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大炮能够净化多大的房间?

我测试所有能找到平面的风扇之后,

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……当中一台最突出。因为它独特的样子和它非常好的效果,我决定叫它“大炮”。

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在15m2的北京公寓,大炮大量地消除了颗粒,连很小的0.5微米颗粒也降低97%

但是在更大的房间内,效果怎么样?一般大的公司会用风量来算适用面积,但是这种算法会受到房子密封性和外面空气的污染程度的影响。因为中国的空气更脏,我觉得有必要在真实条件下做测试。

方法

幸亏我搬到大的四居室公寓,包括30.5m2的客厅。在这个客厅,我做了6次大炮高档测试。我用了激光测试仪来测试颗粒污染。每次测试持续了至少3个小时。

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我算了大炮从测试开始到最后一个小时消除百分之多少颗粒。

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这次测试跟之前做的测试有比较重要的区别:

  1. 这些测试是白天做的。很多人觉得PM 2.5是晚上最低,因为开车的人少(不过这个想法是错的,数据显示PM 2.5是晚上最高)。
  2. 这些测试是在人走动和开门的时候做的。这个比睡觉的时候的测试更保守,因为大炮要克服开门进来的脏空气。

结果

通过6次测试,即使有人走动和开门,大炮消除了92%的0.5微米颗粒和89%的2.5微米颗粒。

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这次测试有一个小意外:0.5微米的效果稍微比2.5微米效果要高。在之前做的测试,一般0.5微米的效果会低一点。我猜这是因为测试的时候有人走动,而走动对大颗粒的影响更大。

结论

大炮至少净化30.5m2的房间。这个比 3,6000元的Blue Air 203适用面积(22.3m2)要大。

跟之前一样,为了其他书呆子同胞们,我在贴子下面发布原始数据。

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净化器需要全天开着吗

测试:真的必须一整天开净化器?

有的净化器公司建议一整天开净化器,就算不在家里。真的必须一直开吗?这样是不是浪费滤网,浪费电?

测试方法

为了回答这个问题,我买了一个定时器,让我的《聪明空气大炮》每天自动开两个小时:

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为了避免人走动影响数据,我是在去旅行的时候做测试的。

卧室是13.5M²,在北京朝阳门。我设置Dylos空气测试仪每分钟测试空气。

结果

六天之后,我回家看了数据。下面的图是很小的0.5微米的颗粒:

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这6天内,北京的空气越来越差。不过,大炮每天自动开机的时候,颗粒明显下降。下降特别快,意味着大炮工作地很快。

我下面算了6天的平均效果。这样可以看大炮需要多长时间清理空气:

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结论

大炮平均10分钟内减少了50%的颗粒。20分钟内,减少80%了。

建议:像大炮的很强的空气净化器很快就能清理空气,所以我不会不在家的时候开净化器。

睡觉的时候可以关机?

这个数据也可以回答另外一个问题:有几个人问过我《我睡觉的时候不喜欢风扇的声音,所以我能不能先开一会儿,然后睡觉的时候关机?》

大炮自动关机之后,外面脏的空气马上进入房间了(虽然门和窗户一直是关着的)。一两个小时内,房间的空气跟没开净化器一样脏,所以:

建议:我不建议睡觉的时候关机。

公开数据

跟之前一样,我公布了原始数据和测试方法。我还会发布更大的房间(30.5M²)的测试,还有我在家走动的情况下的测试。

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Does Chinese New Year Affect Inside Air?

对不起,此内容只适用于美式英文。 For the sake of viewer convenience, the content is shown below in the alternative language. You may click the link to switch the active language.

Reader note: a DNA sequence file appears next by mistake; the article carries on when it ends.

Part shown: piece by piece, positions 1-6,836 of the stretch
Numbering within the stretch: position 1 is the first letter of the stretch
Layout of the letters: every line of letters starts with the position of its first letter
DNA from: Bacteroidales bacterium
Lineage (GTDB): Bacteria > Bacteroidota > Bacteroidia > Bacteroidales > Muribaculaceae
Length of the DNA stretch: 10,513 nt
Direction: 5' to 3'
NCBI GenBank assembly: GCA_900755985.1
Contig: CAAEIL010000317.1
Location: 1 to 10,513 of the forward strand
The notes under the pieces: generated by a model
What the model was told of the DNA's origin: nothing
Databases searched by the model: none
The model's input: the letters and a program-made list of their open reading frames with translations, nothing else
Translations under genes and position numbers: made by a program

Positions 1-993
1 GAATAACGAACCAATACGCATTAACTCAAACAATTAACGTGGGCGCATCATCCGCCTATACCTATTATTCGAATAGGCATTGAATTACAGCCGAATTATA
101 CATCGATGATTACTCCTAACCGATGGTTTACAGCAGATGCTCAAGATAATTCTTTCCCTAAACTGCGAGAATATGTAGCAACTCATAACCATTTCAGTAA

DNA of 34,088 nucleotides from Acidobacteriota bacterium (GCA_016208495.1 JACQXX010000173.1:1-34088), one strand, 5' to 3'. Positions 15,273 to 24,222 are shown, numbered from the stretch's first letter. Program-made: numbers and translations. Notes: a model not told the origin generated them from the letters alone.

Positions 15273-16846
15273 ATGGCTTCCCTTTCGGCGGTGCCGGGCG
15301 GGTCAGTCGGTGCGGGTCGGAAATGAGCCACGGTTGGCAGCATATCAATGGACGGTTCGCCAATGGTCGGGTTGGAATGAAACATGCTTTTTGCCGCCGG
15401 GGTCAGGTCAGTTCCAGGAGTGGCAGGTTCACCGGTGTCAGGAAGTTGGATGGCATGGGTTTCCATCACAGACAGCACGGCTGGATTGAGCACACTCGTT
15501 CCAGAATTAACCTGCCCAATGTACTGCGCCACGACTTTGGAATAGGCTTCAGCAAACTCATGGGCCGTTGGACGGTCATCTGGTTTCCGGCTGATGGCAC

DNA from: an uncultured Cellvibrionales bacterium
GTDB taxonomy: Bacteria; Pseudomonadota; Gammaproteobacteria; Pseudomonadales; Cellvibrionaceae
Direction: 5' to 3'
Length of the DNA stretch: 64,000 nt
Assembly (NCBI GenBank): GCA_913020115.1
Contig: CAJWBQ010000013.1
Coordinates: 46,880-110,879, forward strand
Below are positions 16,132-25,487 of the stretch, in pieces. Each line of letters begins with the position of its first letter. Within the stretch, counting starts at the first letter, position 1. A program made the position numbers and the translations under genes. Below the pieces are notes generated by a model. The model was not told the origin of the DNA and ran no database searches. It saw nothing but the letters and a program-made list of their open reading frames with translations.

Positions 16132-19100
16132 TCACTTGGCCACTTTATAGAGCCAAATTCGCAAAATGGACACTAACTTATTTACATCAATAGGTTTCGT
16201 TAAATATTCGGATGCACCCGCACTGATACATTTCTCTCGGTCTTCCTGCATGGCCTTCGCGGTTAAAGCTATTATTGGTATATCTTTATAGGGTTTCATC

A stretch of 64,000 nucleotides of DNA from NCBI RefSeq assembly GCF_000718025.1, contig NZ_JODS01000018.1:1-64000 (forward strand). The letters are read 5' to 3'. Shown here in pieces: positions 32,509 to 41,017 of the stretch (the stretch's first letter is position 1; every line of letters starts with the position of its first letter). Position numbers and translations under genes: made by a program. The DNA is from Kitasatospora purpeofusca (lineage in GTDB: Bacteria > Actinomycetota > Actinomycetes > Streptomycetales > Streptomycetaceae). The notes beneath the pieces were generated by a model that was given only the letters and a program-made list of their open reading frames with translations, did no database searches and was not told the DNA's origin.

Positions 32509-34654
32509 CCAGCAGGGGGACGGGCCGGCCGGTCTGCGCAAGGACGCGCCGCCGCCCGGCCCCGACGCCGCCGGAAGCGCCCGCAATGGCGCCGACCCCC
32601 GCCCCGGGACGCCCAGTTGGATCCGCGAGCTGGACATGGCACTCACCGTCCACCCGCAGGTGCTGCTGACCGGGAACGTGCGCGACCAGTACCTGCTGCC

I’ve posted data before showing that outdoor air quality is strongly correlated with indoor particle counts (r = .71), but Chinese New Year gives nerds like me a great chance to see what happens when we get a momentary shock to air quality.

The media made a big deal about people cutting back on fireworks this year out of a concern for air quality, and that may be true, but you can still see a strong spike in PM 2.5 as Beijingers rang in the year of the horse:

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Not all that surprising. But what’s more interesting is that you can see a corresponding increase in the particle counts in my collaborator Gus’s bedroom (blue line):

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These indoor counts are without a purifier running, so they demonstrate how quickly outdoor air pollution can find its way indoors and how variable indoor air quality can be in a single room over time. Simply put: the worse the air is outside, the worse it is inside.

Yet the glass half empty can also be half full. When outdoor particulate goes down, indoor particulate can go down in a hurry. Check out what happened after the firework apocalypse ended:

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A note for fellow nerds: The indoor particle counts are not precisely on the hours, so the apparent time lag between indoor and outdoor counts may be exaggerated.

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The Really Small Stuff

对不起,此内容只适用于美式英文。 For the sake of viewer convenience, the content is shown below in the alternative language. You may click the link to switch the active language.

To test how effective the DIY filter is, I’ve been posting lots of data on 2.5 micron particles. But my particle counter also measures smaller 0.5 micron particles, and I’ve been looking closely at that lately.

Remember that the “PM 2.5” you hear in the news is different from the numbers on most particle counters. Laser particle counters count X particle size and above. Government machines estimate the weight (mass) of particles of X particle size and below. 

0.5 micron particles are tougher to get rid of, so how well does the DIY filter do? To answer that question, my collaborator Anna tested the DIY filter we’re shipping from Smart Air on three different nights in her home. Here’s the average amount of 0.5 micron particles the DIY filter removed, with 2.5 micron particles as a comparison:

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As with my most recent test, I calculated percent reduction compared to the room air before turning on the filter, rather than compared to outside air. This is a more rigorous and conservative way to calculate effectiveness than comparing reductions versus outside air.